Desegregation of Atlanta Public Schools
“He who starts behind in the great race of life must forever remain behind or run faster than the man in front.”
Benjamin E. Mays
“White flight to suburbia, segregation academies, changing tax base, and dramatically changing attitudes toward public schools damaged Atlanta’s public school system." When Mays joined the Atlanta Board of Education, his main goal was the desegregation of Atlanta Public Schools. He supervised the peaceful desegregation of the schools, which was the result of a 1970 federal court order.
Due to disagreements on the board regarding plans to approach desegregation, the courts assisted the Board in the creation of a compromise known as the Compromise of 1973 or the Atlanta Compromise Plan. The first step of the plan was to desegregate at the administrative level. Another piece of the compromise was that African Americans, particularly Black women, were to take on teaching jobs and positions of power in administrative posts. Through this process, the first African American superintendent of the Atlanta Public Schools, Alonzo Crim, was selected in 1973. Mays played a significant role in his selection and supported his time as superintendent.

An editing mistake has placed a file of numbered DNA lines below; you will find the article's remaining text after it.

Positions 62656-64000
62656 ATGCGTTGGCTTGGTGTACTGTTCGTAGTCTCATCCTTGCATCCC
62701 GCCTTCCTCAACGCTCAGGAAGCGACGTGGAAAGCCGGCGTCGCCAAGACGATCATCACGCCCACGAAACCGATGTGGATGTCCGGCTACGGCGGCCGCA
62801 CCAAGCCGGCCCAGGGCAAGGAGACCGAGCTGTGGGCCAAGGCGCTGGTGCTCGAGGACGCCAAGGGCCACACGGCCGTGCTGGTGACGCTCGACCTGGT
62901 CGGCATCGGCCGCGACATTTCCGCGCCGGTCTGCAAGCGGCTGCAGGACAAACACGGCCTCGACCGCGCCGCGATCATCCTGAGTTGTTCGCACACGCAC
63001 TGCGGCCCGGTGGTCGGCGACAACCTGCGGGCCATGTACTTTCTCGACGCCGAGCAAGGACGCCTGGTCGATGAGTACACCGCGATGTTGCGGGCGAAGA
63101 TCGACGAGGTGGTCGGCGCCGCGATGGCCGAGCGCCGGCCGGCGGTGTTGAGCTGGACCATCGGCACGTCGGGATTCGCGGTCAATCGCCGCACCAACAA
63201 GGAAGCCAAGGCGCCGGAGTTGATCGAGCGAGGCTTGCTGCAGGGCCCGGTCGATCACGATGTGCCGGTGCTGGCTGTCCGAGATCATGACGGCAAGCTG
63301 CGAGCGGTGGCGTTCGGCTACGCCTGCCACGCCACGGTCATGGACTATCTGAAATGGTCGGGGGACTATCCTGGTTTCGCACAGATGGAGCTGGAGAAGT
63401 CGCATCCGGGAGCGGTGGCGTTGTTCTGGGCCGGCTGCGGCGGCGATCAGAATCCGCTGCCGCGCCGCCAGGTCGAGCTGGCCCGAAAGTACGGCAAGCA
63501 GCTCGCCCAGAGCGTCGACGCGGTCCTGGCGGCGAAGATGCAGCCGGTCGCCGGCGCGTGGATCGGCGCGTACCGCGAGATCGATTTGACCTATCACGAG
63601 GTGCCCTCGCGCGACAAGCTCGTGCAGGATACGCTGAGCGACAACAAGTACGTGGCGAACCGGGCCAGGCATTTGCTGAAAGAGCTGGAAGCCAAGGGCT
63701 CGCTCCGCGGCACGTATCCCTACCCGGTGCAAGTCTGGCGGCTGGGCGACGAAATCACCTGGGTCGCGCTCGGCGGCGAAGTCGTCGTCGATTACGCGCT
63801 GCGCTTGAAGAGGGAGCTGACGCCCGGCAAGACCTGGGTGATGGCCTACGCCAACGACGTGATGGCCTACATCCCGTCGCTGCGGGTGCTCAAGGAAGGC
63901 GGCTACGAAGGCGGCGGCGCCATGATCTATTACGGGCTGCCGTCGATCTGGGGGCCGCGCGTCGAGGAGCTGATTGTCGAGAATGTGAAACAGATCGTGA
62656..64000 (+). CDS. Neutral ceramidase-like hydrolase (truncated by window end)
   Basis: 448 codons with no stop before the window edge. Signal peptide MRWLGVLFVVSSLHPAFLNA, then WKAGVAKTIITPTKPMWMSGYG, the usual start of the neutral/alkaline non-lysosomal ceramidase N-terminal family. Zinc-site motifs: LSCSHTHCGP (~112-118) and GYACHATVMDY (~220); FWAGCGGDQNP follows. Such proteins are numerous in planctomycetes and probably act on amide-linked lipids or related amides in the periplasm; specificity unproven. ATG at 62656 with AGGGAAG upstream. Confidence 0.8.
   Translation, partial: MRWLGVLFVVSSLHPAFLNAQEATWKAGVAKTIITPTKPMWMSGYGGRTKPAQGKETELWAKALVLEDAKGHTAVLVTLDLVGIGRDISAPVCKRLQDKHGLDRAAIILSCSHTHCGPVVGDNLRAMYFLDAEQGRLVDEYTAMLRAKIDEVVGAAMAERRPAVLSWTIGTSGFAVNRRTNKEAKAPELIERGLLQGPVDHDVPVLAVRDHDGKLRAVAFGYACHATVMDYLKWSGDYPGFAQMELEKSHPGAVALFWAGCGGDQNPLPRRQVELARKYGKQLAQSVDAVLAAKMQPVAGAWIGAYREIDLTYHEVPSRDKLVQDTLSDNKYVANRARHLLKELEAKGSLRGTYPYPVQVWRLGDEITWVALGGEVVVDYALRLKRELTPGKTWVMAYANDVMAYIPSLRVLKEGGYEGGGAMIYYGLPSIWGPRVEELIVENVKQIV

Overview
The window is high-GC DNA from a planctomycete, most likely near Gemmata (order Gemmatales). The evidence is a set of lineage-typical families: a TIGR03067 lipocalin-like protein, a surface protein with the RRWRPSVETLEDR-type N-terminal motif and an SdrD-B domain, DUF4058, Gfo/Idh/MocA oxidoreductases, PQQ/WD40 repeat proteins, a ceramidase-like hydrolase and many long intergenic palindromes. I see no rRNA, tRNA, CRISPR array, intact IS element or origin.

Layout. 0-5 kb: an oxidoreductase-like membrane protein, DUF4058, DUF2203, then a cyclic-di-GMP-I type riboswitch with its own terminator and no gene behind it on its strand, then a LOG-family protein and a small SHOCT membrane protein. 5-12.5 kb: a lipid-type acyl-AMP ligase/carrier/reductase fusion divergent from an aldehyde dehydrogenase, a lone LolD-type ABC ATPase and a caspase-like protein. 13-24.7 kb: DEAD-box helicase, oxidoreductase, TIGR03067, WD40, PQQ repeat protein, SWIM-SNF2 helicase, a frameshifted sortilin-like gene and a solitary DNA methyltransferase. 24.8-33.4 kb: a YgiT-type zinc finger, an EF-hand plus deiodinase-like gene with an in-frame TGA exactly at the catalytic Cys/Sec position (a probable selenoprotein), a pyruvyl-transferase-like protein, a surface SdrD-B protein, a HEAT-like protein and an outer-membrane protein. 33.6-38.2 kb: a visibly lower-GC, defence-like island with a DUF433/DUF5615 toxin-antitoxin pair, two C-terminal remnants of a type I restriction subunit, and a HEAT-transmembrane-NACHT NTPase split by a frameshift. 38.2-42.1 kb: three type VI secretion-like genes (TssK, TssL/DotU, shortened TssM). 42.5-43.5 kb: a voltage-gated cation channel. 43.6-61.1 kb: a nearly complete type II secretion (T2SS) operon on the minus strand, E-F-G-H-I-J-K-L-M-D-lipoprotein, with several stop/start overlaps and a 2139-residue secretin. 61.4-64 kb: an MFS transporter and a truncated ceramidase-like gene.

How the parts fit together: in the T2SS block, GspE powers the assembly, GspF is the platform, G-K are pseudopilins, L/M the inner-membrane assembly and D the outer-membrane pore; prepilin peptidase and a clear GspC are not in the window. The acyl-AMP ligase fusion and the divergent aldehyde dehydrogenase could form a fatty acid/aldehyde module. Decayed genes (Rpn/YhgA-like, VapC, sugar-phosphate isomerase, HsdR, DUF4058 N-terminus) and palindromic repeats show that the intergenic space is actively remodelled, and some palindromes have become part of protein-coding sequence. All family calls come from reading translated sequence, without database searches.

Moreover, the board created the Volunteer Transfer Program for the students. “The plan allowed each student to transfer to any school where his or her race was in the minority, which was especially effective for [Black] students." By July of 1974, the Atlanta public school system was declared unitary by the courts. As president of the Board, Mays was instrumental in the desegregation of the schools. As a result of his efforts, he was named president emeritus of the Board upon his retirement in 1981, and a high school was named in his honor.